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Commissioners’ Report: Driver’s License Department -Where should it go?


Fri, Dec 5th, 2003
Posted in Features

When discussing ways to save money and still maintain efficient departments, the county board has been looking into the possibility of letting the Driver License Department move out of the courthouse to the private sector.

Joanne Martin, state Driver License Department addressed issues involved in making such a decision at Tuesday’s meeting. She also talked about conditions governing the temporary move of the camera used in the licensing process. The move is necessary because of the courthouse-remodeling project. It was not good news.

Much to the dismay of the board, Martin stated the temporary housing would cost somewhere between $400-$500 just to move the camera--each time. The state does have its standards "to maintain integrity", therefore an accepted specialist must complete the actual moving, and the provisional site must be approved by the state. In actuality, it wasn’t such a shock to have the state throw yet another twist at the county—they’ve been getting used to it since the beginning of the state’s huge budget cuts. The board appeared more insulted than surprised.

Commissioner Duane Bakke stated that if the county was going to move the department out of county offices, a decision needed to be made so taxpayers didn’t pay a second moving charge. The department completed approximately 3,000 transactions last year, said Martin, making about a $1,000 a month. Philip Burkholder had noted in previous meetings that the licensing is pretty much a wash in regard to income versus expenses.

To lease such equipment to an independent partner would run about $2,000 a month. Kurt Reicks, from the license plate bureau in Preston, was also present during the discussion. Martin said Reicks would be looking at keeping the $3.50 filing fee for each transaction if the county appointed him as the trustee of the driver license department.

Contracts for camera equipment is bid on every four to five years. Fillmore’s contract is due for rebidding in March. The county can opt out and appoint another party to the work, but this must also be approved by the state.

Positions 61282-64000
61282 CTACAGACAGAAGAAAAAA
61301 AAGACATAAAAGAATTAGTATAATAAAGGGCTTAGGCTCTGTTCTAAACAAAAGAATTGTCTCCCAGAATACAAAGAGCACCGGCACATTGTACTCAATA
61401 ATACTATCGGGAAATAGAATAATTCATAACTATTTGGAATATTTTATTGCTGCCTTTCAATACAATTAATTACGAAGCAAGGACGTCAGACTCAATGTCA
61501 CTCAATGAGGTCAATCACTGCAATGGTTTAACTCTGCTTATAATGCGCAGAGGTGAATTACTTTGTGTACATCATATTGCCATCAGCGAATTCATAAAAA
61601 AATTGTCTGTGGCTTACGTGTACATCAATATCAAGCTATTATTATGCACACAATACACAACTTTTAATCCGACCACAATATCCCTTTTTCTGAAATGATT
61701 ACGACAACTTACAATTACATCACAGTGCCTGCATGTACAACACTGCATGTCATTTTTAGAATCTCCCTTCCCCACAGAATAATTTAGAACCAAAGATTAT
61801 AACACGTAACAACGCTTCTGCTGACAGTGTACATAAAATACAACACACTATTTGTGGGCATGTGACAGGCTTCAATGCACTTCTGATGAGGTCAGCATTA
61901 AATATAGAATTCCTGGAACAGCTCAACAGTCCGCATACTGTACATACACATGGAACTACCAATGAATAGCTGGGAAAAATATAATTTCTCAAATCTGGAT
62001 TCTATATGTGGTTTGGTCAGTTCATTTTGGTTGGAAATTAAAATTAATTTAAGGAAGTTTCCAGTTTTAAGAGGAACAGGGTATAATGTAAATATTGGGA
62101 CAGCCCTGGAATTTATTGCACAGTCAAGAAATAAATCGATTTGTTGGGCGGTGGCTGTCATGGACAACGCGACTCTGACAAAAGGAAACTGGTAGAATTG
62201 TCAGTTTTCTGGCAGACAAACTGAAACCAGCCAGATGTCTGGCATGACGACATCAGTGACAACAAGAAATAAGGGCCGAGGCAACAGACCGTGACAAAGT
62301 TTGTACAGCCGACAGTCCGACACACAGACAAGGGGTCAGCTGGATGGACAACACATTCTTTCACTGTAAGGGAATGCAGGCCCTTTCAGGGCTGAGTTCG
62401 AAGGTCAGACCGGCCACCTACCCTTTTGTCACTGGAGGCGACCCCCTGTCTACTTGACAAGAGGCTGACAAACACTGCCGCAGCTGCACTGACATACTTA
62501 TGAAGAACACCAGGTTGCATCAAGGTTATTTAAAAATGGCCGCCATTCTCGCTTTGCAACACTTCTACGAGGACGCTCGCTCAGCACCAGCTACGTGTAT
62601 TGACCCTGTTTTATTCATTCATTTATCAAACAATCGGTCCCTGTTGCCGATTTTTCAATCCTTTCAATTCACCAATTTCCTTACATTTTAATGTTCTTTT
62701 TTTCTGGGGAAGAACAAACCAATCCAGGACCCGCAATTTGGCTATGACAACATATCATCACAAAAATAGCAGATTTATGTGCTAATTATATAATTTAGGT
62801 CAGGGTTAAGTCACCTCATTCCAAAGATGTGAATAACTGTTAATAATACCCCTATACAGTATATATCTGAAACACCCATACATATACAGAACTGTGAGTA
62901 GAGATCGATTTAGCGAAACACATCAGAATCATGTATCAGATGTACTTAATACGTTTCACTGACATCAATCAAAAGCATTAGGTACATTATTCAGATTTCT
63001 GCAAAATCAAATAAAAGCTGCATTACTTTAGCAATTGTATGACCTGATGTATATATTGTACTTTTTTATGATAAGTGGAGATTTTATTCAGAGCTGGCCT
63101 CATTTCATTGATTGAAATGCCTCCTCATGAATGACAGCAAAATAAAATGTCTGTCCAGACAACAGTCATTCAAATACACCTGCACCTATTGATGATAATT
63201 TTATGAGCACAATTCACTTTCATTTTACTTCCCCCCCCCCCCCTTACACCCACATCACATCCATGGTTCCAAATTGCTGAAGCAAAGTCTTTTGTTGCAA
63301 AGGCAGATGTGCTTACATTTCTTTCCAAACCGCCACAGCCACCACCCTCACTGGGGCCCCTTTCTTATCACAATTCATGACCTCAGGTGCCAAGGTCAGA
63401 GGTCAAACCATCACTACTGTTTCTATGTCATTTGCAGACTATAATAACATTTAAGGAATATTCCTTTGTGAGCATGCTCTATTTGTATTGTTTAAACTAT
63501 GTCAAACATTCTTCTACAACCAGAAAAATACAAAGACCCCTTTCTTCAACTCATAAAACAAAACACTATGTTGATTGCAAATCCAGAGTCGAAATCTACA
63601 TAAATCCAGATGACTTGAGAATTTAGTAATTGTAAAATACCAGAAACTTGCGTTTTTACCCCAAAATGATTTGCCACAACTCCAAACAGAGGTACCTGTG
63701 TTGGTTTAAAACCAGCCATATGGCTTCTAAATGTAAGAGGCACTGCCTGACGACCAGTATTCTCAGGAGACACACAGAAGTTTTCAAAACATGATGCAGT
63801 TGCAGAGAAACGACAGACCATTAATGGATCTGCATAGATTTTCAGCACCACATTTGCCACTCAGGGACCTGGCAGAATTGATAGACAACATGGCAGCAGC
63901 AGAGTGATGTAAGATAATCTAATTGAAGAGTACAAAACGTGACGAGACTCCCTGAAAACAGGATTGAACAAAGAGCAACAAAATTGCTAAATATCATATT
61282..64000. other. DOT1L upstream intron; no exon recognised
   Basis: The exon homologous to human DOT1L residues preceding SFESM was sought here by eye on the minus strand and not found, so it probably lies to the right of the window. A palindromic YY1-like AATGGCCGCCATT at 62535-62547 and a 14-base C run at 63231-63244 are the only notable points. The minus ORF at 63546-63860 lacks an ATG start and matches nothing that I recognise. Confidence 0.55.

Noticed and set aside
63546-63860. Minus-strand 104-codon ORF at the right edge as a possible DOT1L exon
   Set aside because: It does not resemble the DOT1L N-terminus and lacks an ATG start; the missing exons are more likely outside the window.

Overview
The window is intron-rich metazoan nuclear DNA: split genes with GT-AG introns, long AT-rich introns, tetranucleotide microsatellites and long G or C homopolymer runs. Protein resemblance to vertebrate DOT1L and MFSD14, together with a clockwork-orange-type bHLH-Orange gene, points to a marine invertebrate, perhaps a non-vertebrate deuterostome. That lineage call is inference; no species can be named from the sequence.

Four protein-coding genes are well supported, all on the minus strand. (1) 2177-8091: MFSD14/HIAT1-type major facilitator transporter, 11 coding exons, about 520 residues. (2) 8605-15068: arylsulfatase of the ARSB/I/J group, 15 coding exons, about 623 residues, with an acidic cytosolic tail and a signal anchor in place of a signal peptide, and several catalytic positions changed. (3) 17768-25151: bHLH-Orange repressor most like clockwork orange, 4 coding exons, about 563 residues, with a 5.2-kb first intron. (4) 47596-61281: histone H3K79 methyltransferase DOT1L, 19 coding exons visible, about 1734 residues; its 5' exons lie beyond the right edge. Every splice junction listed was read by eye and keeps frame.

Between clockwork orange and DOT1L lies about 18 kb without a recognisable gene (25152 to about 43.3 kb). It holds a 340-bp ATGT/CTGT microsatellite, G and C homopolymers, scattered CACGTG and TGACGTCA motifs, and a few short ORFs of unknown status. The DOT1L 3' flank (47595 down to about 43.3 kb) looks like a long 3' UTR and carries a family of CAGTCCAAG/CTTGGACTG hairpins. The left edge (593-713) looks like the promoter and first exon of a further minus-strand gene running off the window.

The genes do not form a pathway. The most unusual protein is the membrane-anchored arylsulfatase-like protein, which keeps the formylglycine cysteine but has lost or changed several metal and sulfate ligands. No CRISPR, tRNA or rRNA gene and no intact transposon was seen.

New technology and additional rules are another issue in determining the final outcome of the department’s placement. By going on-line to complete applications, the state hopes to eliminate errors that surface. It will also speed up the time it takes to receive a new license, c .....
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Company exploring for industry-related metals in Fillmore County

Fri, Dec 5th, 2003
Posted in Features

Several property owners around Peterson and Mabel have been contacted by a mineral exploration company about the right to test for base metals on their land.

Prime Meridian Resources of Fond Du Lac, Wisconsin hopes to begin a th ..... 
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Above the Arctic Circle

Fri, Nov 28th, 2003
Posted in Features

"We have nine months of winter and three months of poor skiing conditions"

Back in 1976, when I accepted the invitation to visit the Tromsø family, I had no idea they lived among the indigenous Sami people (formally called Lapps ..... 
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Judge Fabian hears arguments in Maust vs. city of Preston

Fri, Nov 28th, 2003
Posted in Features

Judge James Fabian listened to two hours of oral arguments from attorneys on Friday, November 21 in the Elaine and Robert Maust mandamus action against the city of Preston.

In their suit, the Mausts maintain that they met all o ..... 
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Preston City Council – Special Meeting: Spring Avenue residents awarded 20% reduction

Fri, Nov 28th, 2003
Posted in Features

At a special meeting of the Preston City Council Tuesday evening adjustments were made to proposed assessments of the County Road #17 projects. Working under a deadline, in order to be included in the 2004 property tax statements, the council was lim ..... 
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Commissioners’ Report: Sand and rock quarries’ lists are available

Fri, Nov 28th, 2003
Posted in Features

The Fillmore County Board started their Thanksgiving week off with a quiet agenda, cleaning up some year-end items.

There had been several inquiries by commissioners as to the number of rock quarries and sandpits in the county. ..... 
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Rushford City Council Report: Housing development issues concern council

Fri, Nov 28th, 2003
Posted in Features

The Rushford Council had the opportunity to hear more about potential housing development in the city at their regular council meeting November 24, 2003. Doug and Marie Botcher, owners of Meadows Inn Bed and Breakfast, presented a letter to the Rushf ..... 
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The Story Project will touch your heart

Fri, Nov 28th, 2003
Posted in Features

Nine Dragon Press of Preston has published its first book, A Teacher, a Rooster and an Outhouse, which features the writing of thirty-four local authors.

Page after page, the word pictures trigger your memory and ignite your sen ..... 
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Commonweal’s Scrooge holds up a mirror to our own stingy hearts

Fri, Nov 28th, 2003
Posted in Features

A writer once said (I think it was Minnesota’s Carol Bly) that no matter what your faith, going to church on Sundays is a good thing if only because it’s the one place we’ll be reminded weekly that we should be good to each other.

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